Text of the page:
There's little rhyme or reason to anything in the "Happy Feet"
universe. If it sings, dances, looks cute and enhances ethnic
diversity, it flies. Except penguins of course penguins can't fly,
everyone knows that. But that doesn't mean they can't creatively
problem solve through self-determination, tap-dancing and passionate
arias. Okay, so nothing makes sense about "Happy Feet Two," but only a
cold soul needs rationalization for adorable singing penguins.
Five years after the original, "Happy Feet Two" requires no previous knowledge of the original, though it couldn't hurt to be aware that it features penguins apt to break out into any song popular in 2008 or earlier. Mumble (Elijah Wood) has grown up and now has his own social outcast son with no sense of rhythm, Erik (Ava Acres). After the opening dance number ends in embarrassment, Erik and friends Bo and Atticus leave their emperor penguin tribe and head to the tribe of Latino penguins with the silly Ramon (Robin Williams). There they discover Sven (Hank Azaria), the famous flying penguin. When Mumble finds the runaways, they head back home to discover a giant iceberg has trapped their friends and family, effectively cutting off their food supply.
The movie's main subplot, the story of two krill who leave their swarm voiced by Brad Pitt and Matt Damon, far and away steals the spotlight. The two are hilarious and the writing insanely witty as Will (Pitt) suffers an existential crisis when he realizes he's one of a "krillion" bottom- feeders in a huge ocean. He then drags his reluctant friend Bill (Damon) on a quest to defy the food chain. If only the rest of the script could be as clever and snappy rather than leaning on Williams for laughs.
As those who've seen the original might remember, real live-action humans are once again involved in this film. These "aliens," as the penguins call them, had "captured" Sven and head honcho penguin Lovelace on an oil rig and Lovelace sings some boisterous recitative as to how they escaped. Later on, Lovelace gets the attention of a fishing boat and some human dude comes out to play an electric guitar solo to "We Are the Champions." Lovelace's "plan" works, as the humans try and rescue the penguins, but they abandon them when a blizzard roles through. Once again, "humans suck and continuously destroy the natural order of things" remains part of director/creator George Miller's message.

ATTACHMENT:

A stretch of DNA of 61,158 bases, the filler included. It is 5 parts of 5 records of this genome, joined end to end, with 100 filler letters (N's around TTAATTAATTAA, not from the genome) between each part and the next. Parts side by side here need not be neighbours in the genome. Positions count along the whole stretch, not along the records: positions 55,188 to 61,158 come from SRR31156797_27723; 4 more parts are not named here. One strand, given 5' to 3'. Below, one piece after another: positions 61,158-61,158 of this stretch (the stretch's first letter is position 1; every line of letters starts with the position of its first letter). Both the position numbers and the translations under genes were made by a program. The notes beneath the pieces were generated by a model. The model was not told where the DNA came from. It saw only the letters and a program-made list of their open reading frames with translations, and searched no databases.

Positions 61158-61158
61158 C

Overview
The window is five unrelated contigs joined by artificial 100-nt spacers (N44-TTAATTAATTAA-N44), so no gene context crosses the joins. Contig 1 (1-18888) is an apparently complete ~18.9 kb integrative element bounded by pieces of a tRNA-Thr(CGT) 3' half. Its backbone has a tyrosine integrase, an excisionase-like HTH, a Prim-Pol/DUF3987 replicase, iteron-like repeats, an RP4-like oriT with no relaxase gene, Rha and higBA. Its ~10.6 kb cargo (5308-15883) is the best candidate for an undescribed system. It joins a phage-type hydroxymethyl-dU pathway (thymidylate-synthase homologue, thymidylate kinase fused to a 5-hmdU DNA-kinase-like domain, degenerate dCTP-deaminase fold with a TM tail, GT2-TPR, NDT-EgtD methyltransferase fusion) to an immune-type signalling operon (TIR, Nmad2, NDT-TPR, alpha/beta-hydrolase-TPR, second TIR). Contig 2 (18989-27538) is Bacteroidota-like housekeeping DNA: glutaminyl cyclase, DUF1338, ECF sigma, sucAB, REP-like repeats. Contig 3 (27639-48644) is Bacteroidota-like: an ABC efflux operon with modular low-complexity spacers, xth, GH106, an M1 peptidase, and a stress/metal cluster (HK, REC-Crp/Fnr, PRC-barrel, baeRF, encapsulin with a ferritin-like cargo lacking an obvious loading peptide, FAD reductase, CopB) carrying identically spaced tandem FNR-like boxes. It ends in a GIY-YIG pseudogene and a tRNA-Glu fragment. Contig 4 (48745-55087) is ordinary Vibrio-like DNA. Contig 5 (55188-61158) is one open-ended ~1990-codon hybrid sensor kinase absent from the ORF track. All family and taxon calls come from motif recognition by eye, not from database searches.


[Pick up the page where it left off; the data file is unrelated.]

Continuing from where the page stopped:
It would be safe to say after two "Happy Feet" movies that Miller has a hippie liberal quasi- socialist agenda. After Sven proves he's not what he seems and the flight-determined penguins back off their dream of the impossible, especially poor little Erik, it turns out that the only way they can save these trapped penguins is to generate some karma and solicit the help of other penguin tribes, then all the other species of Antarctica, namely elephant seals, must give of themselves a bit to benefit the whole continent. Meanwhile, it's clear that global warming is the real cause of the problems, but the film never comes out and says it. Brainwashing? Quite possibly.
The musical numbers in the film range from fun and catchy to random chaos and so does their positioning within the film. During the final act, the penguins and others manage to sing techno hit "Dragostea Din Tei," as well as "Rawhide" and finally "Under Pressure." It's like a non-cohesive "Glee" episode with penguins. Mix the humans into some of the numbers and you might regret not bringing your hallucinogens to the theater.
Visually, the film retains the original's distinctive style of realism with cartoonish features, but it's not nearly as breathtaking as it was back in 2006 as most studios have caught up. Some of the ocean sequences might have been interesting to see in 3D just to see if its that layered depth-of-field kind of 3D and not just the playing to the audience 3D (which there's plenty of).
Miller, the writers and the animation team created knew full well that regardless of whether they had an even remotely interesting story, they could cover up just about anything with cute baby animals and singing/dancing. Sadly, naturally or however you feel about it, they're right. The cuteness can't completely disguise the lack of good storytelling, but it does act as a great equalizer. If you find yourself unable to articulate this feathery exercise in musical chairs to others, Warner Bros. will happily give you license to say "cute" free or charge.
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Happy Feet took home the Oscar for Best Animated Feature Film of the
Year 2007, but that film had everything - song, dance, comedy, drama,
romance and of course the feel good factor. One would have thought that
success meant a fast-track into getting a sequel out, but it actually
took some 5 years before it actually did. George Miller assume the
entire directorial responsibility this time round, with the story